The opinion of the court was delivered by: Ambrose, Chief District Judge
MEMORANDUM ORDER OF COURT
Plaintiffs filed a Motion to Compel Defendants to provide the last four digits of 211 putative Plaintiffs' social security numbers whose court-ordered notices were returned undeliverable by the United States Postal Service ("USPS"). (Docket No. 176). Plaintiffs assert that they need this information to find the current addresses for these individuals to send them the notice so they can make a decision about whether to participate in the case. Id.
Previously, I ordered that first-class mail is appropriate as the sole form of notice and that the only individual information to be provided was the name, address and telephone number (for reverse directory checks only). (Docket No. 81). Class Counsel has run a sample of reverse directory searches on Westlaw. (Docket No. 177, p. 3). They did not run the full list. The sample search has yielded 6 matches out of the 50 sample reverse directory searches. (Docket No. 177, p. 3). Plaintiffs assert that without the aid of the last four digits of the social security numbers they will not be able to contact a substantial number of putative class members (211 out of 12,828 or 1.6%). (Docket No. 177, p. 3).
In opposition, Defendants argue the motion should be denied for several reasons. (Docket No. 183). First, the success rate of reaching over 98% does not justify the invasion of privacy of the 211 individuals (1.6% of the total putative class), especially given that so far only 986 individuals have opted-in (less than 8%). (Docket No. 183, pp. 1-8). Second, there is no guarantee that this Court will adjudicate these issues in a single action even if I order the disclosures. (Docket No. 183, p. 9). Third, the time management of the case will be held up since Plaintiffs are requesting an additional 60 day opt-in period, the same period given originally. Id. Fourth, there is a strong likelihood that the 211 individuals are already aware of this lawsuit as it has been publicized by counsel and, the absent members can still pursue their claims individually if they desire. Fifth, the 211 individuals have a strong interest in protecting their privacy. Id. at pp. 9-10.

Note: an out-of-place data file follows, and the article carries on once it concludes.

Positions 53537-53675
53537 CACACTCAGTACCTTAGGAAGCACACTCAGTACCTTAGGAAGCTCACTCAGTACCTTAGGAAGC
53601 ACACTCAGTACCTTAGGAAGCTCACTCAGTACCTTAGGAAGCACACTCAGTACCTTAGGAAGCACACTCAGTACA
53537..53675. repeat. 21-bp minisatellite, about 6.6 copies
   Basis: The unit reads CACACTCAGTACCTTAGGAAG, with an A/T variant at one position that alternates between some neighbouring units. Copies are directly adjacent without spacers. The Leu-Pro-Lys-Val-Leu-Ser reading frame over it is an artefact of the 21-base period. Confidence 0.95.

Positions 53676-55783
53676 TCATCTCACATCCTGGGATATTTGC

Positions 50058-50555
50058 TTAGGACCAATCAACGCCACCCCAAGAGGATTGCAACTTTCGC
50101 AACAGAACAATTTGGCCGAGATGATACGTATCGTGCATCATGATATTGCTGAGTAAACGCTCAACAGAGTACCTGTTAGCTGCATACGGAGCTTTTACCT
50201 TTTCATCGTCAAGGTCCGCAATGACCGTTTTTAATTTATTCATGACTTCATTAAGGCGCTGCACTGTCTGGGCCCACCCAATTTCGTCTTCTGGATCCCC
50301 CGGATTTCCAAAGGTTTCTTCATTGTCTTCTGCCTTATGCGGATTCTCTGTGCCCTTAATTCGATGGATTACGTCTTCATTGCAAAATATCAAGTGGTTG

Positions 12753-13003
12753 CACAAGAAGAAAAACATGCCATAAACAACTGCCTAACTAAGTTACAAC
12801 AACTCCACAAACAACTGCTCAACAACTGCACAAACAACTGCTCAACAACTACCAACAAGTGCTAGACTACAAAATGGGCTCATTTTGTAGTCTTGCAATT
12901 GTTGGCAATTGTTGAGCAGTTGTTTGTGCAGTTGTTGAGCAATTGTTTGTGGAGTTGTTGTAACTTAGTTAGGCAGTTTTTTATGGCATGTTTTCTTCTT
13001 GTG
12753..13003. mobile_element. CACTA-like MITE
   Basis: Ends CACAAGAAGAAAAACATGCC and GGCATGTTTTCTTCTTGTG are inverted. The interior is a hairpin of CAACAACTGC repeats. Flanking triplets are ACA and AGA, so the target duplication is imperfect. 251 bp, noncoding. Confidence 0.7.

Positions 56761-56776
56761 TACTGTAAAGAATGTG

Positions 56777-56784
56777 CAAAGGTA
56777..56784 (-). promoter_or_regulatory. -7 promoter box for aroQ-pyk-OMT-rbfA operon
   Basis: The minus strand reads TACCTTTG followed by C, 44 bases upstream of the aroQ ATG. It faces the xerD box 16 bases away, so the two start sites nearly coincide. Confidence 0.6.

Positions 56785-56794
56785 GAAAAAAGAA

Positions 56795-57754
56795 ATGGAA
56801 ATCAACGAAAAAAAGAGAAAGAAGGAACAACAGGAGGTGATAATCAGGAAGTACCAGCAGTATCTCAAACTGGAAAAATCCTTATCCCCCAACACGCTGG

After a review of the submission, I agree with Defendants. I find that the fraction of individuals unreached (1.6%) is not a measurable or large enough percentage to justify the invasion of privacy, especially given the fact that Plaintiffs have only tried the reverse search for 50 individuals instead of the 211, and they did not try any other vehicle other than Westlaw. There is no guarantee that I will adjudicate these issues in one action. Furthermore, the case management set by this court and counsel will be undercut if an entirely new 60 day opt-in period is reset. Finally, I find that the 211 individuals' privacy interests are paramount. Consequently, the disclosure of the last four digits of the 211 individuals is not warranted.
THEREFORE, this 16th day of October, 2009, Plaintiffs' Motion to Compel (Docket No. 176) is denied.
Donetta W. Ambrose U.S. District Judge
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